High schools hooked on new IHSA events
By Les O’Dell
When Teutopolis High School senior Josh Koester first heard about a new opportunity to represent his school in competition, he went for it, hook, line and sinker. Literally.
Koester is among the thousands of Illinois high school students who have taken the bait and taken to the state’s lakes over the past three years to compete in bass fishing events organized by the Illinois High School Association.
Just like student-athletes on the football field or basketball court and scholars who compete in music or debate, these students represent their schools and communities with an opportunity to be state champions.
“It means I can do something with the same meaning and the same trophy as other students,” Koester says. “It’s getting to do something for school that I never thought I would be able to do, and now I am doing it.”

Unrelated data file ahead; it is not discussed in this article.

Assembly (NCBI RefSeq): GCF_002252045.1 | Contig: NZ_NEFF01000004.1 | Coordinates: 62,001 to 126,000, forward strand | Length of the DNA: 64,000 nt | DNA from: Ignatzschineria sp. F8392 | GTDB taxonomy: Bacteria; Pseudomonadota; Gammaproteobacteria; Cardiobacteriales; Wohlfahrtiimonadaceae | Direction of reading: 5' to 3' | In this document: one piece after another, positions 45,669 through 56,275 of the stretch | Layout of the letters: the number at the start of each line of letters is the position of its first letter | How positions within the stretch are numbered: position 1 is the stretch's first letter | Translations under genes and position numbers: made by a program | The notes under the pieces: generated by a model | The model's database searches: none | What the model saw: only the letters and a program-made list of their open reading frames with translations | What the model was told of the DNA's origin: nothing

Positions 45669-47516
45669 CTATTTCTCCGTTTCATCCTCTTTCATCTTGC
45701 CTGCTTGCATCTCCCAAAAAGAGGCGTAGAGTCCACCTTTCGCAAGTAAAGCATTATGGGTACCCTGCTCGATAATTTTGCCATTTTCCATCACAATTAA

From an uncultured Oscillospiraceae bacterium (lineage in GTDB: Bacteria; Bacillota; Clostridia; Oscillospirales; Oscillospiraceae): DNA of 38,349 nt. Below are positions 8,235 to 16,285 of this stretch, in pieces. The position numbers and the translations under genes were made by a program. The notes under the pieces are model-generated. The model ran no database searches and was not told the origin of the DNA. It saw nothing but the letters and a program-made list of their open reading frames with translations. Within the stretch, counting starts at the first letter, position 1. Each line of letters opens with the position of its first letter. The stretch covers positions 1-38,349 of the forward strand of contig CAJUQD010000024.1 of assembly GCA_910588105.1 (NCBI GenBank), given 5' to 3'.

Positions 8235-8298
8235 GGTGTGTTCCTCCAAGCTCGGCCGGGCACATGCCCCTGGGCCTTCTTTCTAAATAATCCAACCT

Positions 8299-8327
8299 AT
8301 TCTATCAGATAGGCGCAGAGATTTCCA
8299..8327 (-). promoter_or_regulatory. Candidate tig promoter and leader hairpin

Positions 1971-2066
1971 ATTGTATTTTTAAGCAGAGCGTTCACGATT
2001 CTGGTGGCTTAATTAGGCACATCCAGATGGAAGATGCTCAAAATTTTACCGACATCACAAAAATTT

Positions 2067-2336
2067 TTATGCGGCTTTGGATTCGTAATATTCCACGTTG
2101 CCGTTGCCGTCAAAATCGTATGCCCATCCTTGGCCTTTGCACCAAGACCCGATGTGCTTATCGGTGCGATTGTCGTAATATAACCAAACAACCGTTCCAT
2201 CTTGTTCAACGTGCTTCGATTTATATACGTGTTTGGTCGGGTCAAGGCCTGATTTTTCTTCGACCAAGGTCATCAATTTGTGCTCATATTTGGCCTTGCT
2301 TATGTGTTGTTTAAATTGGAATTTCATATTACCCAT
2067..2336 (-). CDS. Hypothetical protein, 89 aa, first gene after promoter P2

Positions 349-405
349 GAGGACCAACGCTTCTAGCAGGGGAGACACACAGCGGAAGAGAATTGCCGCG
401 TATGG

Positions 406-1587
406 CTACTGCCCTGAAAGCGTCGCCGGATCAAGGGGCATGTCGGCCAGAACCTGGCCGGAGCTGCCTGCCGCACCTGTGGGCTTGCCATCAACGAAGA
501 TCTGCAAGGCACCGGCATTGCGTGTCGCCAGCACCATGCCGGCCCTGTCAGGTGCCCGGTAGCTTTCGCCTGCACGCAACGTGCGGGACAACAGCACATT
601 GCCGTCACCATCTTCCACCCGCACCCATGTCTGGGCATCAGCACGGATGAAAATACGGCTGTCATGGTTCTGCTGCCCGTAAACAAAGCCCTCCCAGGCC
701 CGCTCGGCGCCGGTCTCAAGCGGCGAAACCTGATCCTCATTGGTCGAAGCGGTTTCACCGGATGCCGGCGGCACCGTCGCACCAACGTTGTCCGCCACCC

Representatives of the IHSA say one of the benefits of high school bass fishing is that it involves students who often shy away from competitions.
“The thing we found about bass fishing is that it appeals to an entirely different part of our school’s population than our other activities and athletic events, and that’s been very exciting,” explains Kurt Gibson, Associate Executive Director of the IHSA. “There are students all around the state who want to be involved in outdoor activities, and this has really struck a positive chord with them.”
The idea for fishing as an IHSA activity was championed by Dave Gannaway of the IHSA and Terry Brown of the Normal-based Wired2Fish.com, a national media company that focuses on fishing. It’s only appropriate that the two floated ideas during a daylong fishing outing.
“We talked about how IHSA activities were missing a lot of kids, including my own sons and daughters,” Brown recalls. “They love the outdoors, but aren’t ‘stick-and-ball’ kids.”
After a series of proposals and discussions within the IHSA board and member schools Illinois became the first state to offer bass fishing as a sanctioned activity for the 2008 – 2009 school year. “A lot of athletic directors thought we were nuts,” he says. The plan was to hold 18 sectional tournaments, with top finishers advancing to a state championship at Carlyle Lake. Gibson says the association hoped to attract 100 teams. Twice that number entered.